Pubdate: Thu, 20 Aug 2015
Source: Seattle Times (WA)
Copyright: 2015 The Seattle Times Company
Author: Bob Young


MARIJUANA Half the drivers with active THC in their blood also were 
under the influence of alcohol.

Marijuana use appears to have increased as a factor in deadly crashes 
last year in Washington.

New data from the Washington Traffic Safety Commission shows the 
number of drivers involved in fatal crashes with THC in their body 
increased from 38 in 2013 to 75 this past year. About half those 75 
drivers had active THC - the main psychoactive chemical in pot - 
above the level that legally determines intoxication.

"We have seen marijuana involvement in fatal crashes remain steady 
over the years and then it just spiked in 2014," said Dr. Staci Hoff, 
the commission's research director, in a statement.

Commission staff aren't sure why.

One obvious reason is that state-regulated pot stores opened in 2014, 
providing access to legal weed. But the first few stores didn't open 
until July, and their supply was scarce. Seattle, allotted 21 stores 
by state officials, saw only one shop selling pot until late September.

What's more, there were more marijuana-involved fatal crashes in the 
first half of 2014, before stores opened, than in the second half of the year.

There are other confounding factors. Half the drivers with active THC 
in their blood also were under the influence of alcohol, and the 
majority of those were legally intoxicated.

The newly released data also doesn't account for prescription drugs 
in the marijuana-positive drivers in fatal crashes.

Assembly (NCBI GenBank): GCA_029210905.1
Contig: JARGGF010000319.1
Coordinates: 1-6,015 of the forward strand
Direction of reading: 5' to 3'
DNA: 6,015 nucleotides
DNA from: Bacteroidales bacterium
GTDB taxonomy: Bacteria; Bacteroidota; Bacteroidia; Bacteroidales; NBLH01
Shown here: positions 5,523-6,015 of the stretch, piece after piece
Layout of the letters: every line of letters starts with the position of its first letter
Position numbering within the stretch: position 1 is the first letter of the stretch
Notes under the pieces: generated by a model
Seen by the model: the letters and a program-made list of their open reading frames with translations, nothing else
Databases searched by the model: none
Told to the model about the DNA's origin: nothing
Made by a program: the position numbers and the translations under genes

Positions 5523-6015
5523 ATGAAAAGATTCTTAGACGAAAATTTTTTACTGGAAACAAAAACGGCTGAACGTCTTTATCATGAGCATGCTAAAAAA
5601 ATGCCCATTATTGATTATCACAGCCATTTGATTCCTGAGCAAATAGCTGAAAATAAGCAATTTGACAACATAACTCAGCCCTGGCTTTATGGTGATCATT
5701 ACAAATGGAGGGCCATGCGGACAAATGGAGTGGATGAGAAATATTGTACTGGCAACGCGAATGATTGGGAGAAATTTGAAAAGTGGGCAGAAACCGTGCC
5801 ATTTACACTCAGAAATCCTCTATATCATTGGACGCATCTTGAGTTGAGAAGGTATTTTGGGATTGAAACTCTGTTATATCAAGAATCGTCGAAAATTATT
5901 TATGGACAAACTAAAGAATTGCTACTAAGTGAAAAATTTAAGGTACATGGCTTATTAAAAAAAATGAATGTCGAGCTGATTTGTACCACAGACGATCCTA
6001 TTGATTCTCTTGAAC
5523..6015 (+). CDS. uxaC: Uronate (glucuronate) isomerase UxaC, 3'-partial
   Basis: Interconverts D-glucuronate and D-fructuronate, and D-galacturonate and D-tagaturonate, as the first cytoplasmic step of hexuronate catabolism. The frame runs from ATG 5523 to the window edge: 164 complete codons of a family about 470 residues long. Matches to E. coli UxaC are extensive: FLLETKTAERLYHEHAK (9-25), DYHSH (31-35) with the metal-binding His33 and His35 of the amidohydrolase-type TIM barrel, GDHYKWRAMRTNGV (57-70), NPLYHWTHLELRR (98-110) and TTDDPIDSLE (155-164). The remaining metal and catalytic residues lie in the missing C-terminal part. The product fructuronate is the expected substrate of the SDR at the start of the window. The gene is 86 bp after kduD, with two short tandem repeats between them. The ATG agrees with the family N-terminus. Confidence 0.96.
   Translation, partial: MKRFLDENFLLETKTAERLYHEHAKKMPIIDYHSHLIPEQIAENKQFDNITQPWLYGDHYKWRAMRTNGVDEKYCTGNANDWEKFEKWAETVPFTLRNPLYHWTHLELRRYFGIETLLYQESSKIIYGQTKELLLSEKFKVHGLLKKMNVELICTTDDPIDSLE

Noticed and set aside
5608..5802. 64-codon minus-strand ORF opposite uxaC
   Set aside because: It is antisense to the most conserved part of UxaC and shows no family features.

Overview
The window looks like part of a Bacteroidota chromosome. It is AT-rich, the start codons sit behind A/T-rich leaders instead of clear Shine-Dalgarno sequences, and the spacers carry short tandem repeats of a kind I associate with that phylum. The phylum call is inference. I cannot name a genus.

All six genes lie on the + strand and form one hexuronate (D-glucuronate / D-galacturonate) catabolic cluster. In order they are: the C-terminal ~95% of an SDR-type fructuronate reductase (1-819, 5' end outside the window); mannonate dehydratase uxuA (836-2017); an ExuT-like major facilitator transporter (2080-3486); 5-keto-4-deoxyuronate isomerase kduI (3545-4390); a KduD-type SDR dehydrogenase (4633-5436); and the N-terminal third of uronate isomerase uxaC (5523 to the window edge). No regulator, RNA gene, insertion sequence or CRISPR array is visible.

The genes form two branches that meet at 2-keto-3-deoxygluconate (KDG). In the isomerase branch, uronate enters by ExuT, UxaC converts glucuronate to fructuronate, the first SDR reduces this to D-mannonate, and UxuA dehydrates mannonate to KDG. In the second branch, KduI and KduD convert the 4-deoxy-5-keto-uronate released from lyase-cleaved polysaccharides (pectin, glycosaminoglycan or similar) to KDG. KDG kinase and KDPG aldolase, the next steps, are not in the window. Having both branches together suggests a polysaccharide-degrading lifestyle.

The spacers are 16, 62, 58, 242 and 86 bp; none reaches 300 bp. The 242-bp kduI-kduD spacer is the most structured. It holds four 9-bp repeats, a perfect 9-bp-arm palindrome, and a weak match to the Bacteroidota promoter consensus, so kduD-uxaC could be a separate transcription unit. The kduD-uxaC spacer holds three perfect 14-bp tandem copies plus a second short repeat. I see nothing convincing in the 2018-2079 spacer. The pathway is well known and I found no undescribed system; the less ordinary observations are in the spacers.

"We're not saying A equals B," said commission spokeswoman Shelly 
Baldwin about the link between fatal crashes and marijuana use. 
"We're saying this is a factor. We look for trends and this is a 
trend we're seeing." A follow-up report in September should provide 
more detail, she said.

THC is commonly detected in two forms. It can be the active kind, 
delta-9-tetrahydrocannabinol, which has an intoxicating effect and 
dissipates quickly. Or it can be the inactive kind, carboxy-THC, 
which remains in your system for days, even weeks, but isn't 
intoxicating at that point.

If active THC exceeds 5 nanograms per milliliter of blood, that's 
enough to convict a driver of DUI notwithstanding other evidence.

Previously, the commission knew that 2014 saw an increase in the 
number of marijuanainvolved fatal crashes. But it didn't know if the 
drivers had active or inactive THC in their blood.

Researchers went back into the individual cases to determine the kind 
and level of THC in the fatal-crash drivers.

The new data seems to indicate that more Washingtonians feel 
comfortable driving after consuming pot, Baldwin said. The 
commission's preliminary analysis suggests it is not safe to drive 
while high, she said, as some consumers believe.
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MAP posted-by: Jay Bergstrom